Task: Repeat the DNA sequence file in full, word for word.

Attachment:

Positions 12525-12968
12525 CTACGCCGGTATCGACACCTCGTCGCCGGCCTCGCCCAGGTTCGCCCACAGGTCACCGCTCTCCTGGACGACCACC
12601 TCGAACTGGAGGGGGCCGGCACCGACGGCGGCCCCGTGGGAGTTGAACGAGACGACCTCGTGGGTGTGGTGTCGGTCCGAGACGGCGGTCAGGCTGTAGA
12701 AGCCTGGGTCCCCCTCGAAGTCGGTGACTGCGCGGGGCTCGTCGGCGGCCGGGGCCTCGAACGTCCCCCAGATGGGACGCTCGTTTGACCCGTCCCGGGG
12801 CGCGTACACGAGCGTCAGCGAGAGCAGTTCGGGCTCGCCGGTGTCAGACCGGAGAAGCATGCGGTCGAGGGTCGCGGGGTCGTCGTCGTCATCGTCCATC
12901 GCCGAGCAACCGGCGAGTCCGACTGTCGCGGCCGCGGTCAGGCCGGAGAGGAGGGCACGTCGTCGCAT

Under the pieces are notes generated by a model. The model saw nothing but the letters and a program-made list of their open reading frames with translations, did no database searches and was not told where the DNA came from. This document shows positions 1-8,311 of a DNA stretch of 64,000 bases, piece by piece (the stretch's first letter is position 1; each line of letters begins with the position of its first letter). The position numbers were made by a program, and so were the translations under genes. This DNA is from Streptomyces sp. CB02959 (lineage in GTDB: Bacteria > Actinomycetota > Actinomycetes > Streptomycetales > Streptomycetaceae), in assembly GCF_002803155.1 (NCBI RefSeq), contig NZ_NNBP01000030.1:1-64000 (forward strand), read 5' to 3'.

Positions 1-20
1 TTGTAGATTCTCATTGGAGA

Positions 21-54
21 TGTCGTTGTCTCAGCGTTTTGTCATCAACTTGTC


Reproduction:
Positions 12525-12968
12525 CTACGCCGGTATCGACACCTCGTCGCCGGCCTCGCCCAGGTTCGCCCACAGGTCACCGCTCTCCTGGACGACCACC
12601 TCGAACTGGAGGGGGCCGGCACCGACGGCGGCCCCGTGGGAGTTGAACGAGACGACCTCGTGGGTGTGGTGTCGGTCCGAGACGGCGGTCAGGCTGTAGA
12701 AGCCTGGGTCCCCCTCGAAGTCGGTGACTGCGCGGGGCTCGTCGGCGGCCGGGGCCTCGAACGTCCCCCAGATGGGACGCTCGTTTGACCCGTCCCGGGG
12801 CGCGTACACGAGCGTCAGCGAGAGCAGTTCGGGCTCGCCGGTGTCAGACCGGAGAAGCATGCGGTCGAGGGTCGCGGGGTCGTCGTCGTCATCGTCCATC
12901 GCCGAGCAACCGGCGAGTCCGACTGTCGCGGCCGCGGTCAGGCCGGAGAGGAGGGCACGTCGTCGCAT

Under the pieces are notes generated by a model. The model saw nothing but the letters and a program-made list of their open reading frames with translations, did no database searches and was not told where the DNA came from. This document shows positions 1-8,311 of a DNA stretch of 64,000 bases, piece by piece (the stretch's first letter is position 1; each line of letters begins with the position of its first letter). The position numbers were made by a program, and so were the translations under genes. This DNA is from Streptomyces sp. CB02959 (lineage in GTDB: Bacteria > Actinomycetota > Actinomycetes > Streptomycetales > Streptomycetaceae), in assembly GCF_002803155.1 (NCBI RefSeq), contig NZ_NNBP01000030.1:1-64000 (forward strand), read 5' to 3'.

Positions 1-20
1 TTGTAGATTCTCATTGGAGA

Positions 21-54
21 TGTCGTTGTCTCAGCGTTTTGTCATCAACTTGTC